Keep in mind this game was pre-internet, everybody was using a 300 baud modem over a regular phone line. Some were using 1200 bauds modem, paying a lot more per hour, but for this psecific game it didn't make much of a difference. There was no lag to speak off but line noise could spell your doom.
Typing speed being a factor was an often repeated misconception. The game time was not a continous stream but rather broken down into 30 seconds round. The information needed to make a combat decision was up on your screen in a few seconds, so all you had to do was type in a command before the 30 seconds was up. This was played on plain ascii terminals, so most good players had the most awkward commands assigned to function keys.
The process of developping a planet was not random, the number of workers required in industry, infrastructure and military to achieve a shipyard of a certin hull size was fairly well known. What was random from game to game was the planet's basic characteristics, which would affect how many workers you needed in mining to support a given industry size and how many workers you needed in agriculture to support the whole population. But the most random part came from the strategic layout of your team's planets and the other teams planets. A good planet in the middle of ennemy territory was difficult to supply with defenses coming from your other planets, so it had to be able to build its own defenses.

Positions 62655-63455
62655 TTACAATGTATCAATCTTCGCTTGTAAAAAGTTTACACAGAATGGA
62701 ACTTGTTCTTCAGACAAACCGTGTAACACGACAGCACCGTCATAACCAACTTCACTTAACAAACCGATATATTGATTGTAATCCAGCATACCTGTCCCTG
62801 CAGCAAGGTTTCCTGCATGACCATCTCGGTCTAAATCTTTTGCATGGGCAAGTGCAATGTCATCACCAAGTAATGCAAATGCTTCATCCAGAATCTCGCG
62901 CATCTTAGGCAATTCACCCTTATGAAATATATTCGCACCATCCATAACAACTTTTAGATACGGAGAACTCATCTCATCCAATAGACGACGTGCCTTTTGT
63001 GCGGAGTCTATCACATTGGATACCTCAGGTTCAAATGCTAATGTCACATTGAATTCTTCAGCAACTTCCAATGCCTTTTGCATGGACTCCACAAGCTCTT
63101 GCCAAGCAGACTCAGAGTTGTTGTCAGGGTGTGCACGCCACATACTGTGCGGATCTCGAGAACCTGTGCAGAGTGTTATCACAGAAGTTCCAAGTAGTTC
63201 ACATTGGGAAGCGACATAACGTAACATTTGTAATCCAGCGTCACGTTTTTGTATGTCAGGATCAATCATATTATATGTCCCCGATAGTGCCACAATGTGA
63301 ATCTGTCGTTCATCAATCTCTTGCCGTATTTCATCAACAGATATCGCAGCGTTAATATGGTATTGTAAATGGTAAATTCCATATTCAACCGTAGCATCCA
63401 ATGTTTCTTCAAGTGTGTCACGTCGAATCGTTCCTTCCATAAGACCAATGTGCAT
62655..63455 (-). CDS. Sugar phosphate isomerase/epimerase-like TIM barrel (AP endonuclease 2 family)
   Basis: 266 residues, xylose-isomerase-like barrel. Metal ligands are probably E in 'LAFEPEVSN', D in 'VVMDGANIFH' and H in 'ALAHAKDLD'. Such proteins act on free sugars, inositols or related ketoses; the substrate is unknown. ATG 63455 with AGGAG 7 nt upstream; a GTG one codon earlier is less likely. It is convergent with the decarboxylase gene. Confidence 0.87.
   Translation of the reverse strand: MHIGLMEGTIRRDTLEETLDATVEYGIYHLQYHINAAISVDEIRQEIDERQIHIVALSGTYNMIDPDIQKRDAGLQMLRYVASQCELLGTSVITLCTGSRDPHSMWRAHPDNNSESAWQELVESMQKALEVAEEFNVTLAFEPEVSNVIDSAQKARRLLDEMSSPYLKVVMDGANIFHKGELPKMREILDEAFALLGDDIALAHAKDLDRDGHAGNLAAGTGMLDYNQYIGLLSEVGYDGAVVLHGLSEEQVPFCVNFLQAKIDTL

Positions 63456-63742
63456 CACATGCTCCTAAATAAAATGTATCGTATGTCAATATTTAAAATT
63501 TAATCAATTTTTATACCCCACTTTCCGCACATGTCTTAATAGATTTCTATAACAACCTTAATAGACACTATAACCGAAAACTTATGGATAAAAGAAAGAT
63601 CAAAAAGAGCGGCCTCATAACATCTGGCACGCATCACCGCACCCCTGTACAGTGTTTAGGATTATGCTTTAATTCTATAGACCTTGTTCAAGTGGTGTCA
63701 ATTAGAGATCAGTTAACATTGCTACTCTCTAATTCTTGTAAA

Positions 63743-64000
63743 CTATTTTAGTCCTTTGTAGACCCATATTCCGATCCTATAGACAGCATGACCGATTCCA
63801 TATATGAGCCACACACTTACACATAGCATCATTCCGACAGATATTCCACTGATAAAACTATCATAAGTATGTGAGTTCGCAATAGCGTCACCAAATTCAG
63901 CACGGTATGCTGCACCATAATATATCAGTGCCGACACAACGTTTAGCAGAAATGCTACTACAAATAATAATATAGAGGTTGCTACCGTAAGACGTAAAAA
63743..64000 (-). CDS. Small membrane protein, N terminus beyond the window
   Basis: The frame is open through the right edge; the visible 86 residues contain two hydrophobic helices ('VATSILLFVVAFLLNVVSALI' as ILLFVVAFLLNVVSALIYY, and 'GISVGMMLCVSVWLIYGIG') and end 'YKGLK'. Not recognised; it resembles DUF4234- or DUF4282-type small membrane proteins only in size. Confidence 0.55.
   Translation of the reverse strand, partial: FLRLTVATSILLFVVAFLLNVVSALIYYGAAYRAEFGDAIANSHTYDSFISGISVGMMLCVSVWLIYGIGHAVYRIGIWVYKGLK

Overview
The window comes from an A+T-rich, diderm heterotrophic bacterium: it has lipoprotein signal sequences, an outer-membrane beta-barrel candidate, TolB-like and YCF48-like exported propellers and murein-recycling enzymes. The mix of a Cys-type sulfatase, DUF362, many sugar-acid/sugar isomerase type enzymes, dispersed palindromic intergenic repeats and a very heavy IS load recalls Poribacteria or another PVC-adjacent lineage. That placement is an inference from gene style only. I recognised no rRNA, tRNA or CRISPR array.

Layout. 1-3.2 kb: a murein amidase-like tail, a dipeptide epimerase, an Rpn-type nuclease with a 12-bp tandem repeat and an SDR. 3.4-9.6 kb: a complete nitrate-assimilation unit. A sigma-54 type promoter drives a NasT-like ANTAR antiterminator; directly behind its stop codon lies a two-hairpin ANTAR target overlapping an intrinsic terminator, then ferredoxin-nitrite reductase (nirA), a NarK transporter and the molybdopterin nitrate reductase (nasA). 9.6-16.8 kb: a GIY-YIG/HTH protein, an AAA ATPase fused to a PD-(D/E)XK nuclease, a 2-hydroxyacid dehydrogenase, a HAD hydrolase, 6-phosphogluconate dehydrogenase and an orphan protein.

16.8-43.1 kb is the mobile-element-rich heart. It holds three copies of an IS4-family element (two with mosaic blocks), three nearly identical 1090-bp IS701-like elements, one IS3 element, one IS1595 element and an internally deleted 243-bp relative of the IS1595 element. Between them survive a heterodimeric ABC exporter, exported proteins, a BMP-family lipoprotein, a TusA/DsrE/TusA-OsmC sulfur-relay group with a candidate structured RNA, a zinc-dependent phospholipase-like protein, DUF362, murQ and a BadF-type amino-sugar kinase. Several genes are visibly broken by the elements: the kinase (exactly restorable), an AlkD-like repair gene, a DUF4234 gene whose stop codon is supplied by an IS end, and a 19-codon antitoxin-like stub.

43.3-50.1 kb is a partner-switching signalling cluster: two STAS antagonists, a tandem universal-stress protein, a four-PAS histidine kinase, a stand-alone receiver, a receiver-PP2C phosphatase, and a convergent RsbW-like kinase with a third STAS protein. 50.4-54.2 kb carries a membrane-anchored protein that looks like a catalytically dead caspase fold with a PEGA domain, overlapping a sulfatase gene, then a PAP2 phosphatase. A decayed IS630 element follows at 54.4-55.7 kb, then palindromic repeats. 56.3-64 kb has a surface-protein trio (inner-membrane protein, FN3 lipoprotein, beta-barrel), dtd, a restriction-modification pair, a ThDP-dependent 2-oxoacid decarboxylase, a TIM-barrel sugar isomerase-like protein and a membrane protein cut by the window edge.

Anyway, the main attraction of the game for me was the economic model. It forced you to make choices about each of your planets and it was counter-productive to alter those choices later in the game. I found that much more interesting than the current trend of every planets building all the facilities and being able to produce every thing.